Goodbye, Aaron Allston
Terrible news to report today: author Aaron Allston passed away yesterday at the age of 53. Aaron Allston was a traditional ‘pen and paper’ game designer, one of many who made the transition to Origin Systems in the late 1980s and helped give the company its distinctive culture during the early years of the Wing Commander and Ultima franchises. Today, Aaron is best known for his incredibly successful (and critically acclaimed) Star Wars novels, but for hundreds of thousands of Wing Commander pilots, he was our first portal into a new universe. He had a monumental impact on shaping the Wing Commander universe and drawing players in to the first game in the series, and the world is poorer for having lost his talents.
Aaron’s mark on the Wing Commander franchise was indelible: he was the man behind Claw Marks. The “Onboard Magazine of the TCS Tiger’s Claw,” Claw Marks was an astonishing piece of in-universe fiction included in the box of the original Wing Commander. The booklet didn’t tell you how to play the game, it treated you like you were a 27th century fighter pilot catching up on the news between missions. The ship specifications, pilot-of-the-month bios and in-universe editorials became the standard for the franchise going forward. Chris Roberts has always sought for an immersive game experience, and the inclusion of Claw Marks meant that Wing Commander offered it before the player could even insert the first disk. Aaron went on to serve as designer and writer for The Secret Missions, Wing Commander’s first mission disk. The Secret Missions took Wing Commander’s existing structure and a collection of cutting-room-floor ship graphics and turned them into the epic story of the Tiger’s Claw’s trip behind enemy lines to battle a Kilrathi superweapon. The product was an unexpectedly massive success. Wing Commander players clamored for more action in their new favorite universe and in the process set the stage for first years of physical game “add on” disks and then DLC development that continues today.
While The Secret Missions was Aaron’s last published involvement in Wing Commander, it was not his last time writing in the universe. In 1995, Chris Roberts brought him back into the fold to create the series bible for a Privateer television series. The television plans were bold to the point of insanity: Origin would simultaneously produce a pair of Privateer games, Privateer 2 and 3. The first season of the television series would begin after the release of Privateer 2 and run for a year. Game and show would have different protagonists, but the two would team up in occasional crossover episodes… and then after the conclusion of the show, would appear together in Privateer 3 to finish the series’ year-long story arc together (if that wasn’t enough, Aaron also pitched the idea of episodes that would tie in to the then-in-production Wing Commander IV.) Plans for the game and series fell through, and an entirely different Privateer 2 was developed instead. Aaron once remarked that he thought this for the best; his initial pitch had gone on to be “sexed up” by Hollywood (including the addition of a non-ironic planet of Amazon women.) You can read Aaron Allston’s original Privateer the Series pitch here.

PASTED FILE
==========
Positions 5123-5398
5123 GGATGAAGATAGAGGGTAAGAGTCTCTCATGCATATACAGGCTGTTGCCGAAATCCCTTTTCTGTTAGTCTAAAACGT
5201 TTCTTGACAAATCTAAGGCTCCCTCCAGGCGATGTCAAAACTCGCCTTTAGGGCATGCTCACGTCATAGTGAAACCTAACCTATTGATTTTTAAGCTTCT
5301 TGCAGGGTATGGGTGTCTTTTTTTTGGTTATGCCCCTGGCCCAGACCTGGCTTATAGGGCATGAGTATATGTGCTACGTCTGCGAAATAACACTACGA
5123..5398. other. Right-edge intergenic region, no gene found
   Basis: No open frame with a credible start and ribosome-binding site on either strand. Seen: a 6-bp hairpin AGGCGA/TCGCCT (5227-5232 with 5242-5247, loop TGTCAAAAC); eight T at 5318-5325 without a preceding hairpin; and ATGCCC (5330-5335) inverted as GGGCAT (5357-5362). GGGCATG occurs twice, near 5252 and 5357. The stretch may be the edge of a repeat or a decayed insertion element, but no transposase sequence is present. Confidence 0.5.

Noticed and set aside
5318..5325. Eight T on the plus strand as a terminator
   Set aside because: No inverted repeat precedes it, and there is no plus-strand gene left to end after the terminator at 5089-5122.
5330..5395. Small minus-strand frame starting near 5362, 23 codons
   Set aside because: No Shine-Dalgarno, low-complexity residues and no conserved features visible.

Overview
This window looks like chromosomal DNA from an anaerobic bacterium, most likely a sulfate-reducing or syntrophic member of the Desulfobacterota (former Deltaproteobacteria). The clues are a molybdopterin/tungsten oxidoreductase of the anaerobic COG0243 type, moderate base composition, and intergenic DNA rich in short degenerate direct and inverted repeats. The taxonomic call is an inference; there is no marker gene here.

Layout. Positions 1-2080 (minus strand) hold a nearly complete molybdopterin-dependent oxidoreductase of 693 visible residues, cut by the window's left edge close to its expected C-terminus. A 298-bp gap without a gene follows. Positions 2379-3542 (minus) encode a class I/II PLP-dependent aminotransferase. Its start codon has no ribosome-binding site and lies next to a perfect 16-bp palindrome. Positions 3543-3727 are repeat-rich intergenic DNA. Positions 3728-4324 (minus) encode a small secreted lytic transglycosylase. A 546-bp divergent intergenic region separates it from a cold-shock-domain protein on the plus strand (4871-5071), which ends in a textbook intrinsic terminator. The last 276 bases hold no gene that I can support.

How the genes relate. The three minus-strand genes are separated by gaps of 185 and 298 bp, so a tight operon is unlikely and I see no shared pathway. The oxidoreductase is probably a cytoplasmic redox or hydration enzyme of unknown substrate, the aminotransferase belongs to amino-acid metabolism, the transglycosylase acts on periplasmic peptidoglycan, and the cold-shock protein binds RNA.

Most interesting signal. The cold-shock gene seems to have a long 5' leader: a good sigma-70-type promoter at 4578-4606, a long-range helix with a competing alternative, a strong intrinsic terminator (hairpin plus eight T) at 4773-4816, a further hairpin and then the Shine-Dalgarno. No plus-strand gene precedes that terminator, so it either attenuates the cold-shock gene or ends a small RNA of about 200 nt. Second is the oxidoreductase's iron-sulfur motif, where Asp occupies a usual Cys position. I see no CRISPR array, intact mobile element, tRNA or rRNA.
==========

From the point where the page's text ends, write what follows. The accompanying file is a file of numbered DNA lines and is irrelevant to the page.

Aaron was also a major part of the Ultima series, taking writing duties on the first PC spinoff, Worlds of Ultima: The Savage Empire. Savage Empire took the Ultima VI engine to its fullest, delivering the Avatar and his companions to a world populated by dinosaurs and other prehistoric terrors. True to his roots, Aaron went on to develop his own Savage Empire pen-and-paper RPG, which he made available to friends and family in Austin. Worlds of Ultima: The Savage Empire is available today as a free download from GOG.
I was lucky enough to know Aaron. Our first interaction was in 1995; he was tickled to discover that an early iteration of our Wing Commander Encyclopedia featured an entry for “Captain Aaron Allston” (as he is credited in Claw Marks) along with a hand-scanned picture of the magazine editor cartoon. Over the years, he was always generous with his time in answering questions about his work on Wing Commander and the early days of Origin Systems. In the early 2000s, Aaron was a regular fixture at Dragon*Con. The CIC staff would always make a point of attending his Star Wars panels and then after presenting him with stacks of Claw Marks to sign. I can’t say that he enjoyed the attention, but he was always thoroughly happy to stick around and sign everyone’s booklets and share a few words about the old days. It is almost appropriate that he passed away on Thursday during a convention appearance: he was the rare combination of a genuine talent and someone who was always willing to go out of his way to interact with his fans.
If you knew Aaron Allston or if you were influenced by his work, please let us know in the comments.